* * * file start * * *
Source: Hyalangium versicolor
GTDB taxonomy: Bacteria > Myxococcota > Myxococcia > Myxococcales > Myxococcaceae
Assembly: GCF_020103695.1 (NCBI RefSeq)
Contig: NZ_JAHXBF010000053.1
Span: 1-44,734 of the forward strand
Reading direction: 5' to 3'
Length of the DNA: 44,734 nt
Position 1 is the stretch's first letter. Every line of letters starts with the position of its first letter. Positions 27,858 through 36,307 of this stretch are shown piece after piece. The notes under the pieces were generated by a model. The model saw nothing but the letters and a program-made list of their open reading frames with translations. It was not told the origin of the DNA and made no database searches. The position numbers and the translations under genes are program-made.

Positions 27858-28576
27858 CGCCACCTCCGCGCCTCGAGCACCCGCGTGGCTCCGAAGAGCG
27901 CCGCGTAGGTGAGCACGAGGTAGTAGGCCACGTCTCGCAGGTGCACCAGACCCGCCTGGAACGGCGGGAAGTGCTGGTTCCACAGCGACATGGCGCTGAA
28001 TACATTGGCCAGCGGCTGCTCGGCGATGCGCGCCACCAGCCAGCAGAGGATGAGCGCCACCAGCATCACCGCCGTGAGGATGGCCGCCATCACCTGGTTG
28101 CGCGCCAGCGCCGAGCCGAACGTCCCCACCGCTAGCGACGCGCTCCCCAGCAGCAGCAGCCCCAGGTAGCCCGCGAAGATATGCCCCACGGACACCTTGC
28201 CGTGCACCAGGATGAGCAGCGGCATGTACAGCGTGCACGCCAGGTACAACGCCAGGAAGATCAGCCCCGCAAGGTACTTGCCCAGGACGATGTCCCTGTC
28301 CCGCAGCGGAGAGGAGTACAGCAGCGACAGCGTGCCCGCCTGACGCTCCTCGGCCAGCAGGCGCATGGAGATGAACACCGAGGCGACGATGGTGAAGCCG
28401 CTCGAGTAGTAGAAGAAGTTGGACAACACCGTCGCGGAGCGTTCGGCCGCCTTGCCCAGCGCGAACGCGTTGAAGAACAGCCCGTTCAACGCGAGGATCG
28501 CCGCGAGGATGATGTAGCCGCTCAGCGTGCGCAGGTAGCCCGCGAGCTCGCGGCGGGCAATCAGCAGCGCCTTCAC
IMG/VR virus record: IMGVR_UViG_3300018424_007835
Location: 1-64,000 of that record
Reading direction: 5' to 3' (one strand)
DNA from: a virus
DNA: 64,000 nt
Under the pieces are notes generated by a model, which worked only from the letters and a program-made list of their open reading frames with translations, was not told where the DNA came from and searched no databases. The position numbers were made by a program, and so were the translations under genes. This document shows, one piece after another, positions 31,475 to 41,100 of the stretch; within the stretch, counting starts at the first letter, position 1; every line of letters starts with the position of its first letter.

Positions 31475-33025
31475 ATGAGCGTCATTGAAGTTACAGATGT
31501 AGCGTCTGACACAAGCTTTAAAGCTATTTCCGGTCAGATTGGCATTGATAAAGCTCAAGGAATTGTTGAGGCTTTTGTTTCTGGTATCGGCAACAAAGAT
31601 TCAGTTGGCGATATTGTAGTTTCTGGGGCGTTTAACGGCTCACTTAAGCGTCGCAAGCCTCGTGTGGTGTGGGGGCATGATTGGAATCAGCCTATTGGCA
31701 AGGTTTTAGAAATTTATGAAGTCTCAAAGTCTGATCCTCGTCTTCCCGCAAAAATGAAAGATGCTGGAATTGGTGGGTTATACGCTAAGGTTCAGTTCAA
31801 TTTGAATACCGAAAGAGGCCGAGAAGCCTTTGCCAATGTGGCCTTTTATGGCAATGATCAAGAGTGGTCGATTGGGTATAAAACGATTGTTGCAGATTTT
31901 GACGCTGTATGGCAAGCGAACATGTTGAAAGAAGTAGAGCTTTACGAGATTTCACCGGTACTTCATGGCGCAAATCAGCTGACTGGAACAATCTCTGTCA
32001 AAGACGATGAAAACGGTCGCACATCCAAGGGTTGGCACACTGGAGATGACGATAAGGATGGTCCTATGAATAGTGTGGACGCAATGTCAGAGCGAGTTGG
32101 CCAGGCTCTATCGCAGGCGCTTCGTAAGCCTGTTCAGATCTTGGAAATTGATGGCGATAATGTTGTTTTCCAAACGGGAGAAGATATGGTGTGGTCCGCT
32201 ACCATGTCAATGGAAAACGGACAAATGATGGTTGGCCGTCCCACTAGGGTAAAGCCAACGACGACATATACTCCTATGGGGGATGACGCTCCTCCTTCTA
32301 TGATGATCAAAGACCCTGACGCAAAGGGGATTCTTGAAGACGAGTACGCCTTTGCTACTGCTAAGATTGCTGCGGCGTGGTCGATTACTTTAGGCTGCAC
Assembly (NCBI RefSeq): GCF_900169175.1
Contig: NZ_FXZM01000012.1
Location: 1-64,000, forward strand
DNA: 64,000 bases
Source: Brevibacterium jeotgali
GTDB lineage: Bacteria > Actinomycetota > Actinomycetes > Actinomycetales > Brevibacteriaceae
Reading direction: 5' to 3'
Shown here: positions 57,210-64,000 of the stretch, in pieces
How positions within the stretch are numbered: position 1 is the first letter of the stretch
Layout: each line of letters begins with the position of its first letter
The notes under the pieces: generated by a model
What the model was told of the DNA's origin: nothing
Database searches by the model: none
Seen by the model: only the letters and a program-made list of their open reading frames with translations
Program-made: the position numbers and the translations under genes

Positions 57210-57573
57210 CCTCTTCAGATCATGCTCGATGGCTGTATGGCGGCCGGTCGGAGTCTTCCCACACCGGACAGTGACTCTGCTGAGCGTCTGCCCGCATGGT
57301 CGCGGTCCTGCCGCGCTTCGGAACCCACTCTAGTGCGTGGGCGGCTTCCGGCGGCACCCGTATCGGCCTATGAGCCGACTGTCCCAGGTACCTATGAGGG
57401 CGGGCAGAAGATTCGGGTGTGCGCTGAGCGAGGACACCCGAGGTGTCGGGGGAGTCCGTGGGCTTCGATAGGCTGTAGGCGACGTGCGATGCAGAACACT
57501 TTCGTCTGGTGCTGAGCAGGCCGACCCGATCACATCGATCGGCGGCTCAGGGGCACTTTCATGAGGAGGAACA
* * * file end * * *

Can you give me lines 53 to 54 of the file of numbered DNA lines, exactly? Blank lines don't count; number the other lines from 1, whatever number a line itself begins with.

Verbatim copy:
57401 CGGGCAGAAGATTCGGGTGTGCGCTGAGCGAGGACACCCGAGGTGTCGGGGGAGTCCGTGGGCTTCGATAGGCTGTAGGCGACGTGCGATGCAGAACACT
57501 TTCGTCTGGTGCTGAGCAGGCCGACCCGATCACATCGATCGGCGGCTCAGGGGCACTTTCATGAGGAGGAACA